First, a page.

Very small fish are sometimes given a spicy flavor with a dash of beer poured over them just before cooking. If you don’t like fried fish but love anchovies, order ‘boquerones a la vinagre’, anchovies in garlic parsley olive oil – delicious! Wherever you go eat, tapas or mains, in a restaurant or a beach bar, it is typical to have cold beer to accompany your meal. If you’re a beer lover, here’s a sentence you’ll need (or probably already) know: “Una caña por favor!”
There is a lot of beaches in Málaga and surrounding towns. From the endless beaches, Málaga’s most known beach is probably La Malagueta.
Fuengirola, Benalmadena and Marbella are common tourist destinations known for their beaches full of ‘Chiringuitos’ that make delightful sardines, just to name a few. If you don’t get to visit these beaches — not to worry — they make sardines at almost every beach. There are plenty of beaches to enjoy with different types of chiringuitos (some more modern than others) to enjoy.
For some fancier lounge bars and beach parties, visit Marbella. Puerto Banús, in Marbella, is the world famous port with luxury shops, yachts and vibrant nightflife.
However, if you’re really into seeing a beautiful white beaches, consider travelling a bit further out of Málaga — go to Cádiz. Untouched stunning beaches, paradise for you surfers and water sports aficionados. Nevertheless, these are impressive beaches that cater fun for all families.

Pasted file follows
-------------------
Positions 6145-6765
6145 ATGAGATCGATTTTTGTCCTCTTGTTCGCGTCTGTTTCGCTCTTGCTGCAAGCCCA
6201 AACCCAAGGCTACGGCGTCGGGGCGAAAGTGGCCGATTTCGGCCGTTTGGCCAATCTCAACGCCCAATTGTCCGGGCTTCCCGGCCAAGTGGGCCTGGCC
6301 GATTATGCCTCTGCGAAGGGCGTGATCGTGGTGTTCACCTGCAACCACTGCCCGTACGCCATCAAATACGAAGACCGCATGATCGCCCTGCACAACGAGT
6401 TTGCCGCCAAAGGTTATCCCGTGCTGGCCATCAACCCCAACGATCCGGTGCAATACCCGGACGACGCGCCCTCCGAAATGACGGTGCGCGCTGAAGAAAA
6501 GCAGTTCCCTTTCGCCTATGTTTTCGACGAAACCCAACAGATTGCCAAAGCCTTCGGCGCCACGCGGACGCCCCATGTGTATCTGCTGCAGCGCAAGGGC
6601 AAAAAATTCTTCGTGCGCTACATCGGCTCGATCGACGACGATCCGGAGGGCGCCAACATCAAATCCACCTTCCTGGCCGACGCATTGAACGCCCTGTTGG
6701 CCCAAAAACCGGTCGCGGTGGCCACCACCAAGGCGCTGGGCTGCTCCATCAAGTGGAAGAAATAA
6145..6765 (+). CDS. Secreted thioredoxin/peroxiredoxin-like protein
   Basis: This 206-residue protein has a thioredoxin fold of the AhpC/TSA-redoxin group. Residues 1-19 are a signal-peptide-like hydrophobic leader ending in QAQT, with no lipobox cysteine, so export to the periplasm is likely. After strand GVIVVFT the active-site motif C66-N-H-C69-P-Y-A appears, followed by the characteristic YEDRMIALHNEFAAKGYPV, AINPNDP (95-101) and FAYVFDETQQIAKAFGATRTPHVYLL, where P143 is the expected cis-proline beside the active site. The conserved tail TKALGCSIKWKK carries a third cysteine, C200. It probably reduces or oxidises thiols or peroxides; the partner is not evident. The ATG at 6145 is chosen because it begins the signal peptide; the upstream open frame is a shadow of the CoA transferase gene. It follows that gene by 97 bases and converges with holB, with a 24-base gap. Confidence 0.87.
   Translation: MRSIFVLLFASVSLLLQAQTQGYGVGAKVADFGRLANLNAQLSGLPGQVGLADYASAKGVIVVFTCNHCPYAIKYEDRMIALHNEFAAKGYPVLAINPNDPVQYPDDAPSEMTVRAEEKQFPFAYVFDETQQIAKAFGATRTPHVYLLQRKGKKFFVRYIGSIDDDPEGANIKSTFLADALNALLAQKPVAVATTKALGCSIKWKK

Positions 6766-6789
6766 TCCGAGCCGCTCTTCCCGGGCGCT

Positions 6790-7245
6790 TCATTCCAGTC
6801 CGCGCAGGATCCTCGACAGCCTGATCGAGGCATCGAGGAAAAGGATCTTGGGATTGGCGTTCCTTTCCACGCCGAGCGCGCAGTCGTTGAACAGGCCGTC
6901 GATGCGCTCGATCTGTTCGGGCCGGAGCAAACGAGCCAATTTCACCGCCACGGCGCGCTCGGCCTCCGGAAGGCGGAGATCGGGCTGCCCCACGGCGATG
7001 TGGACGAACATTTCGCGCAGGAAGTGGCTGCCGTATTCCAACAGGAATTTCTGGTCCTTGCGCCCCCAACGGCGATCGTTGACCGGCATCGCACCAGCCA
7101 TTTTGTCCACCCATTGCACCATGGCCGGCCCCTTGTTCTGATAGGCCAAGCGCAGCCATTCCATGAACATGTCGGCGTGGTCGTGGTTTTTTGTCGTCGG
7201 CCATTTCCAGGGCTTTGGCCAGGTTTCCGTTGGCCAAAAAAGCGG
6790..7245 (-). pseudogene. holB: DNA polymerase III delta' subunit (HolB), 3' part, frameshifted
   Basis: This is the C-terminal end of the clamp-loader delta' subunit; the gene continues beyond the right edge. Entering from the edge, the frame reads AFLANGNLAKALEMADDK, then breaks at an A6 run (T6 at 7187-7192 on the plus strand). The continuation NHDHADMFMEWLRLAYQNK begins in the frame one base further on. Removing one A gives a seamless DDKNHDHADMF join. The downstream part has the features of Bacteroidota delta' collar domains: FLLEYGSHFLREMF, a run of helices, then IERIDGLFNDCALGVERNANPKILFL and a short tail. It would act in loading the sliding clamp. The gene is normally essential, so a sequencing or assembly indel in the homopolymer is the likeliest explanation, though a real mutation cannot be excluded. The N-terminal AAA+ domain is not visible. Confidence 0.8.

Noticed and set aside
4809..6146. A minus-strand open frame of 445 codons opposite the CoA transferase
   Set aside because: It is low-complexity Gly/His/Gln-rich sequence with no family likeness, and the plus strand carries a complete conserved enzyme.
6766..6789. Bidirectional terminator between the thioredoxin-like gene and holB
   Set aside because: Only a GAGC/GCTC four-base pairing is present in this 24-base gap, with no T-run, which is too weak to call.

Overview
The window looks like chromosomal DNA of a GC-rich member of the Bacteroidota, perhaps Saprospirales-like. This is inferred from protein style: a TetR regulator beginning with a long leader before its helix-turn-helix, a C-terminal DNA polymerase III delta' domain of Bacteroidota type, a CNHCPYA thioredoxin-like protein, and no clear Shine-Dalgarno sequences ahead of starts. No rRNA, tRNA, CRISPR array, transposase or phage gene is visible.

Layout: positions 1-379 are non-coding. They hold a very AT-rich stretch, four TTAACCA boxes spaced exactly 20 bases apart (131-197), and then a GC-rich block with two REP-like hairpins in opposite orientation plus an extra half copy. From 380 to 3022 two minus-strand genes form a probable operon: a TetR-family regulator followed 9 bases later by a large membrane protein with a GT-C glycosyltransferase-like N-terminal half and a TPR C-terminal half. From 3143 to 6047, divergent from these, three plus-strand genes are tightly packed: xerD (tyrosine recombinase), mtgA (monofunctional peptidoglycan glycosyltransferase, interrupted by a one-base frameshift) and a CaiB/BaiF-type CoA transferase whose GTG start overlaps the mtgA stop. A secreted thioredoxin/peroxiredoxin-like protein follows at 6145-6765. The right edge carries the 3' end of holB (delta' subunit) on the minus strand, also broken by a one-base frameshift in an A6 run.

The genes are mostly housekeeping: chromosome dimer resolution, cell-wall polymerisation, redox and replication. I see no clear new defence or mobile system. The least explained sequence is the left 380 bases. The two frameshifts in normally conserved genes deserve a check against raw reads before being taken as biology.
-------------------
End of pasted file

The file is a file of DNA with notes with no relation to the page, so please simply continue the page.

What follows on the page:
Málaga wine and tapas, key things to experience
Málaga, the capital of the Costa del Sol that has been pointed out that the capital of tourism, has gained recognition as one of most “chic” places to eat, drink and enjoy.
Not only does this historic town have beaches and chiringuitos but also boasts of quirky cafés, taverns and lovely boutique hotels and of course, finest of tapas bars. For local wines (which you must try when visiting Málaga) there are two places that stand out to us. An atmospheric wine (and tapas) bar where even celebrities like Antonio Banderas go to enjoy a glass of sweet sherry is a place called ‘El Pimpi’. Barrels and signed photographs is what you will find on their walls.
Another personal favorite of ours is ‘Casa del Guardia’, an old fashioned small tavern with not much more than barrels and serving tables, the oldest tavern in Málaga – renown for it’s varieties of sherry. If you like sweet and dry sherry order a ‘Pintao’ and you’ll get the best of both, two in one. As for tapas bars, there’s one in every corner, plenty to choose from — plenty of which serve some great tapas.